The Cyclone Center project maintains a website that allows visitors to answer questions based on tropical cyclone satellite imagery. The goal is to provide a reanalysis of satellite-derived tropical cyclone characteristics from a homogeneous historical database composed of satellite imagery with a common spatial resolution for use in long-term, global analyses. The determination of the cyclone “type” (curved band, eye, shear, etc.) is a starting point for this process. This analysis shows how multiple classifications of a single image are combined to provide probabilities of a particular image’s type using an expectation–maximization (EM) algorithm. Analysis suggests that the project needs about 10 classifications of an image to adequately determine the storm type. The algorithm is capable of characterizing classifiers with varying levels of expertise, though the project needs about 200 classifications to quantify an individual’s precision. The EM classifications are compared with an objective algorithm, satellite fix data, and the classifications of a known classifier. The EM classifications compare well, with best agreement for eye and embedded center storm types and less agreement for shear and when convection is too weak (termed no-storm images). Both the EM algorithm and the known classifier showed similar tendencies when compared against an objective algorithm. The EM algorithm also fared well when compared to tropical cyclone fix datasets, having higher agreement with embedded centers and less agreement for eye images. The results were used to show the distribution of storm types versus wind speed during a storm’s lifetime.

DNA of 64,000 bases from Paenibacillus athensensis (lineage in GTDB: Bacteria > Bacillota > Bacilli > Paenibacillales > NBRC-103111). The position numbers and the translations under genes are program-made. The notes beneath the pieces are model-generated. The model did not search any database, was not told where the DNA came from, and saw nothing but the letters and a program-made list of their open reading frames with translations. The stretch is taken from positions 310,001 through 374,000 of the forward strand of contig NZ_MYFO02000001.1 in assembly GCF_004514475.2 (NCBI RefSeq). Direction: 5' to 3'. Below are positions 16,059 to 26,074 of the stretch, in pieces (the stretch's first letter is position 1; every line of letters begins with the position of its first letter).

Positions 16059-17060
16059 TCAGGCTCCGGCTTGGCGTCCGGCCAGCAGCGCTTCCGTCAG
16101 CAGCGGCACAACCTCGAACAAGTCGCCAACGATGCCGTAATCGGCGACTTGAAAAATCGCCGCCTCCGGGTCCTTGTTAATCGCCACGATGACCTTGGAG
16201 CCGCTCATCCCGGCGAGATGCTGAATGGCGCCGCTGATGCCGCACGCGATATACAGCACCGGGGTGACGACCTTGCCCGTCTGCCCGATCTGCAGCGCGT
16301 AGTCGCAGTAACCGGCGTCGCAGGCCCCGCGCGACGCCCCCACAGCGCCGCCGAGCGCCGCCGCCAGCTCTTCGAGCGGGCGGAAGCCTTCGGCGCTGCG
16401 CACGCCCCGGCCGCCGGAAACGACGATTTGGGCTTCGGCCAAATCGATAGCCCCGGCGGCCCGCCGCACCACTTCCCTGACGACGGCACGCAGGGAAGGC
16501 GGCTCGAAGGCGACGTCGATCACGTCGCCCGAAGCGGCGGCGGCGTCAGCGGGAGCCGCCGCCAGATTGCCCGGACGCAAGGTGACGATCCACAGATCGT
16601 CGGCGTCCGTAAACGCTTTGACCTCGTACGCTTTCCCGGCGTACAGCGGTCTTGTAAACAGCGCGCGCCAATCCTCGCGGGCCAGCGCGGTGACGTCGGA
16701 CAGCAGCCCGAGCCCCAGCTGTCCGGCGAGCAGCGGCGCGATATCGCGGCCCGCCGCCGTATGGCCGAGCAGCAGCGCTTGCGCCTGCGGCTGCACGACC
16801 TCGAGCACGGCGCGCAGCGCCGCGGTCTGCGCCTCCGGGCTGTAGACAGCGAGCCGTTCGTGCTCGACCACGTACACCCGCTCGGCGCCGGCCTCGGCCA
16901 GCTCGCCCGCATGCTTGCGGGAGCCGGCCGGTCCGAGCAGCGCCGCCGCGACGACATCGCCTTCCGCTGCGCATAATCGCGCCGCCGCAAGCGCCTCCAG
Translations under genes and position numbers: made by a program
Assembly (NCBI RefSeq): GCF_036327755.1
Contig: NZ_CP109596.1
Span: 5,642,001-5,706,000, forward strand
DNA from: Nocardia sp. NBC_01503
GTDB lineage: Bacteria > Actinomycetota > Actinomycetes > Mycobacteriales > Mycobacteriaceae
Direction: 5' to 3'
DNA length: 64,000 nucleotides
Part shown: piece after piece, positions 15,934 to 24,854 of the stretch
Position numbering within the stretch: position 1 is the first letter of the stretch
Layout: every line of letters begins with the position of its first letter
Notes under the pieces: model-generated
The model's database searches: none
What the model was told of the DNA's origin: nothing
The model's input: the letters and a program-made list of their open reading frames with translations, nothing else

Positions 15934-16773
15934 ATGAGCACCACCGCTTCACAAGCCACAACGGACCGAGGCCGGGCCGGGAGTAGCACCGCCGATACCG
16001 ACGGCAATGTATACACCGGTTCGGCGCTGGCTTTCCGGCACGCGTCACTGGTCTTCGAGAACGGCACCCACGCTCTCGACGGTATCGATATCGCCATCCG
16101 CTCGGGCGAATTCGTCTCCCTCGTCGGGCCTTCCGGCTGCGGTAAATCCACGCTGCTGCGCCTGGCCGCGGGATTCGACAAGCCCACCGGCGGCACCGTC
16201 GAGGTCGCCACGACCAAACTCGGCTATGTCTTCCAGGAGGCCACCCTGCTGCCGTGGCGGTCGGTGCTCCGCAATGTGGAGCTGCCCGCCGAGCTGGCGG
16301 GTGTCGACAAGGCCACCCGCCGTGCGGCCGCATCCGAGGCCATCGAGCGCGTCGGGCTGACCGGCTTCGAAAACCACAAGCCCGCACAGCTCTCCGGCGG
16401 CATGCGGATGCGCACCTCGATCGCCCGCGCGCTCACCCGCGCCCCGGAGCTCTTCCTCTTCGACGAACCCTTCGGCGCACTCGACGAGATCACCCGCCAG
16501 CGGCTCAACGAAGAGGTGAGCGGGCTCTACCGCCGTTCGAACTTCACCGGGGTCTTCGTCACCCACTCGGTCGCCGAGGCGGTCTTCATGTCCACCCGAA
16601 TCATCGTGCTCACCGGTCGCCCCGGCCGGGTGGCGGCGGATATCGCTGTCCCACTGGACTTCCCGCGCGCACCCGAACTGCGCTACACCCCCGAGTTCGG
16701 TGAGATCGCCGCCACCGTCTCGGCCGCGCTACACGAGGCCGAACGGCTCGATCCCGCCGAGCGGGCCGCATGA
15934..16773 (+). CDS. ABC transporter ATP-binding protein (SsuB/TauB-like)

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Christopher C. Hennon, Charles N. Helms, Kenneth R. Knapp, and Amanda R. Bowen

Abstract

An algorithm to detect and track global tropical cloud clusters (TCCs) is presented. TCCs are organized large areas of convection that form over warm tropical waters. TCCs are important because they are the “seedlings” that can evolve into tropical cyclones. A TCC satisfies the necessary condition of a “preexisting disturbance,” which provides the required latent heat release to drive the development of tropical cyclone circulations. The operational prediction of tropical cyclogenesis is poor because of weaknesses in the observational network and numerical models; thus, past studies have focused on identifying differences between “developing” (evolving into a tropical cyclone) and “nondeveloping” (failing to do so) TCCs in the global analysis fields to produce statistical forecasts of these events.